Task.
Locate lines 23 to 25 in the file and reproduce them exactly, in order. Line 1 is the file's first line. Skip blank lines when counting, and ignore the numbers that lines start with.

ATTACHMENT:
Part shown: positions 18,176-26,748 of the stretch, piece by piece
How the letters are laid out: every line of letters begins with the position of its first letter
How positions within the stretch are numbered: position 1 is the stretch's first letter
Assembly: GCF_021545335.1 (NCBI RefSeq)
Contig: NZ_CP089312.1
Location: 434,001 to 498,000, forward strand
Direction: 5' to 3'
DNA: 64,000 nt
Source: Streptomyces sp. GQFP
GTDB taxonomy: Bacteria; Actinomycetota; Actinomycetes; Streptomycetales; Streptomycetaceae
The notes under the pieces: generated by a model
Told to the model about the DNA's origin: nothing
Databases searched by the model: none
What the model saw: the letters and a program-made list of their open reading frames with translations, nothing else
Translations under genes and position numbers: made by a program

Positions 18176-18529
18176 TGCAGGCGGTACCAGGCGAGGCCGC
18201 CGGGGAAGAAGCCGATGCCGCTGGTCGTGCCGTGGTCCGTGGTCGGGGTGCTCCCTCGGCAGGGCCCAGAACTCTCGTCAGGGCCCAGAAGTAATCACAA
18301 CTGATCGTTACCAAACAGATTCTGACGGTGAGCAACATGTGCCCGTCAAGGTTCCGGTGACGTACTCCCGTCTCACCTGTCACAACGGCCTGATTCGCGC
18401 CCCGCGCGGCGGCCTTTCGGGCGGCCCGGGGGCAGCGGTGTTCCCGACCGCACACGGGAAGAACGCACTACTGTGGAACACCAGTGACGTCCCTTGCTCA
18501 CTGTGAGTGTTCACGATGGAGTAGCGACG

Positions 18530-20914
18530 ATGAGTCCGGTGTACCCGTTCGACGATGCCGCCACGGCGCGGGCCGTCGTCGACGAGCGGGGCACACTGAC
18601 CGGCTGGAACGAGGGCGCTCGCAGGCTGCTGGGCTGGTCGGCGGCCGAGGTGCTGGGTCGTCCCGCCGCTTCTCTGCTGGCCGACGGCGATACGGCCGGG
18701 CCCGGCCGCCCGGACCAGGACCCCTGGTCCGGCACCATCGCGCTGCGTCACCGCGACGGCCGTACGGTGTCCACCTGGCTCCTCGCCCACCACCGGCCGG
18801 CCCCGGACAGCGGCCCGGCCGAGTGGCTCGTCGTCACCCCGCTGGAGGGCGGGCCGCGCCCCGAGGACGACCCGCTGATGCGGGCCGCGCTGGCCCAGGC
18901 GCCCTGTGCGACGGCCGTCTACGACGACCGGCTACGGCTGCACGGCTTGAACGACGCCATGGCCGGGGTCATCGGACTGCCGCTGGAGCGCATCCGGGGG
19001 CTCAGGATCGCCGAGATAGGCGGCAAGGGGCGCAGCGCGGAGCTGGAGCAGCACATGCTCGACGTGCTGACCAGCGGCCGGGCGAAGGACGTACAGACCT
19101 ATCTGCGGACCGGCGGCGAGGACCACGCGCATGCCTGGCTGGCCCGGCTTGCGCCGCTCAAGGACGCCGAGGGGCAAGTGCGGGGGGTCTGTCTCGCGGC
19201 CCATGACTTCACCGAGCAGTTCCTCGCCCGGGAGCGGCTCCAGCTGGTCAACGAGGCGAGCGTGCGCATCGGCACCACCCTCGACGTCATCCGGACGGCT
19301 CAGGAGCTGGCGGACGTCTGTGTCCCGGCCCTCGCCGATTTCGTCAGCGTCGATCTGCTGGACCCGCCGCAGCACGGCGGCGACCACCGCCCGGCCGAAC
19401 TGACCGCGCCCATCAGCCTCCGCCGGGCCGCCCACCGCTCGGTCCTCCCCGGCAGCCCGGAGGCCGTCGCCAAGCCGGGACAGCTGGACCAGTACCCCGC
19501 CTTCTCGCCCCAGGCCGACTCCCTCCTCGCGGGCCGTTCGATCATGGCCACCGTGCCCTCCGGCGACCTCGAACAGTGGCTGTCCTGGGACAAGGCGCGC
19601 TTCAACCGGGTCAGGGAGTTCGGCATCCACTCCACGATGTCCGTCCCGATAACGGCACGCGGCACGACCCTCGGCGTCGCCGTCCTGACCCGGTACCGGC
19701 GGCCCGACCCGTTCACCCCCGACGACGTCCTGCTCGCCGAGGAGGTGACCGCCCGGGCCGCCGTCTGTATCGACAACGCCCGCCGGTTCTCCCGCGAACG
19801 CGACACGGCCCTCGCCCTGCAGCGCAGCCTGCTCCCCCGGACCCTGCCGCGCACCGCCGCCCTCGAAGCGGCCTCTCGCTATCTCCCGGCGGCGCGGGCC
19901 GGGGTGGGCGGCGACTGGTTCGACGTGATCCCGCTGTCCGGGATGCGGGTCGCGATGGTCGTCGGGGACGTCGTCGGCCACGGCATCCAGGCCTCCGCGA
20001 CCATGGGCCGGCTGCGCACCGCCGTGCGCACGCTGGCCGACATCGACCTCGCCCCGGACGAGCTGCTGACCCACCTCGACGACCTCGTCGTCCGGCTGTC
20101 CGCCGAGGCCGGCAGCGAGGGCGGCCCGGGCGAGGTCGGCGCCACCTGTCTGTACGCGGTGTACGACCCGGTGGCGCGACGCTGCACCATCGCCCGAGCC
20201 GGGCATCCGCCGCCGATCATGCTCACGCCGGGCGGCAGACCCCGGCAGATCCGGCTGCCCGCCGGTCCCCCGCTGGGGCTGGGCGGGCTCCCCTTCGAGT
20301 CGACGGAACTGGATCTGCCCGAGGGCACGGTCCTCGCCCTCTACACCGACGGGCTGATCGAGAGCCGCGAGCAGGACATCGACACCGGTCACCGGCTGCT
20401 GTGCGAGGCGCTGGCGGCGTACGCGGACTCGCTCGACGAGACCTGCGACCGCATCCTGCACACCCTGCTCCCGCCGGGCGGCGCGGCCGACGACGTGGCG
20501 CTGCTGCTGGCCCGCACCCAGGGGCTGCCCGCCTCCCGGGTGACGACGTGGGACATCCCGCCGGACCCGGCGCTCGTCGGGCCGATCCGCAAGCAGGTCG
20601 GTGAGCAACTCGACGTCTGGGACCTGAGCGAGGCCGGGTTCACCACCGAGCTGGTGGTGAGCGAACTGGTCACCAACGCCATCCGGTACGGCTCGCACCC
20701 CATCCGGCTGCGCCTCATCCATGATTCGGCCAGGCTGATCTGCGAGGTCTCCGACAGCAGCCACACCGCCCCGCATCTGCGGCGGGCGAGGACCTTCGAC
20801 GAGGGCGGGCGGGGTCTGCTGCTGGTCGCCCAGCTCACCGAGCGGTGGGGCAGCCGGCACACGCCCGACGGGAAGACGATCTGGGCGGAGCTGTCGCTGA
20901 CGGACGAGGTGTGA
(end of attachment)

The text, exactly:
18530 ATGAGTCCGGTGTACCCGTTCGACGATGCCGCCACGGCGCGGGCCGTCGTCGACGAGCGGGGCACACTGAC
18601 CGGCTGGAACGAGGGCGCTCGCAGGCTGCTGGGCTGGTCGGCGGCCGAGGTGCTGGGTCGTCCCGCCGCTTCTCTGCTGGCCGACGGCGATACGGCCGGG
18701 CCCGGCCGCCCGGACCAGGACCCCTGGTCCGGCACCATCGCGCTGCGTCACCGCGACGGCCGTACGGTGTCCACCTGGCTCCTCGCCCACCACCGGCCGG